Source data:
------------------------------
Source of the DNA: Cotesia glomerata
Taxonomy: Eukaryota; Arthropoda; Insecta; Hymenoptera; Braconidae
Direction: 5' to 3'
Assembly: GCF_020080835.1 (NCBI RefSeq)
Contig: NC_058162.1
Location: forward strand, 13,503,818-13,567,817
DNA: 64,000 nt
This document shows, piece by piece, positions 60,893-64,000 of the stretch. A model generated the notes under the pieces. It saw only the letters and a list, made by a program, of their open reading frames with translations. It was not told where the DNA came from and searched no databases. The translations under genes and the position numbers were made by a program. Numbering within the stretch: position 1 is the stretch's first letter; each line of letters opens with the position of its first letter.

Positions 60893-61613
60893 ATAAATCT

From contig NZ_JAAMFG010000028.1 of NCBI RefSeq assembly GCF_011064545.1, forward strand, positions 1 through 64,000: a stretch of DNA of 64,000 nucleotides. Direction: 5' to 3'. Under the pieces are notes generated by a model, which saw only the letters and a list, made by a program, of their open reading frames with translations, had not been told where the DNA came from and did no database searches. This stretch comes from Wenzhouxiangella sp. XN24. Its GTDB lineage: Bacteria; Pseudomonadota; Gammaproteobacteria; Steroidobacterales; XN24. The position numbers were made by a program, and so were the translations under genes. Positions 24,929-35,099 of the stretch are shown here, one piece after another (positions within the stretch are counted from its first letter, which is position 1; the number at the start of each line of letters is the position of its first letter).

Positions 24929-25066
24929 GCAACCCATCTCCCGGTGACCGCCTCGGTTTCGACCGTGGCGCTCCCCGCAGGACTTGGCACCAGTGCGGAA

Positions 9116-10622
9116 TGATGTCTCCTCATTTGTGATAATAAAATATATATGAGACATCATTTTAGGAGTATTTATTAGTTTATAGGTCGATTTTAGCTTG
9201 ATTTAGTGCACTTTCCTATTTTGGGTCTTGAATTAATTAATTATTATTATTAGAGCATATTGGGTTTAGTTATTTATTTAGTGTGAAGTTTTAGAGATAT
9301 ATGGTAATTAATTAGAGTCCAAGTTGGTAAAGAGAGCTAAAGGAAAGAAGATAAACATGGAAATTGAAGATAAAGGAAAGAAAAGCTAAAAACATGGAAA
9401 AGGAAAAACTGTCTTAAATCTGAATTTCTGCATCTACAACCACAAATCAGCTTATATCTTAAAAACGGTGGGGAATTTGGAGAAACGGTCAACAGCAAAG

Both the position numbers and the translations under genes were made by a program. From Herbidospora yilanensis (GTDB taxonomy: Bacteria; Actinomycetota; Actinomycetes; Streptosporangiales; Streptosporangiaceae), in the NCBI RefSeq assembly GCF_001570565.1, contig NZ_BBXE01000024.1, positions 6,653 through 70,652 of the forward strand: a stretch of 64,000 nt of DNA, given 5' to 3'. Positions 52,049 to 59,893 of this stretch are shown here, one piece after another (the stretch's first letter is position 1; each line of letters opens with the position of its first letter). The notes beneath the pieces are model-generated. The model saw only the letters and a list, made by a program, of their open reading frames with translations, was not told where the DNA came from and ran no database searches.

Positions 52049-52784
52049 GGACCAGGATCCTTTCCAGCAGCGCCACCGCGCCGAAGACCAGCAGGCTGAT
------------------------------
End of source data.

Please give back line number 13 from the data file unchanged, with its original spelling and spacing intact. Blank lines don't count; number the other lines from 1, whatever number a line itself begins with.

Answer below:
24929 GCAACCCATCTCCCGGTGACCGCCTCGGTTTCGACCGTGGCGCTCCCCGCAGGACTTGGCACCAGTGCGGAA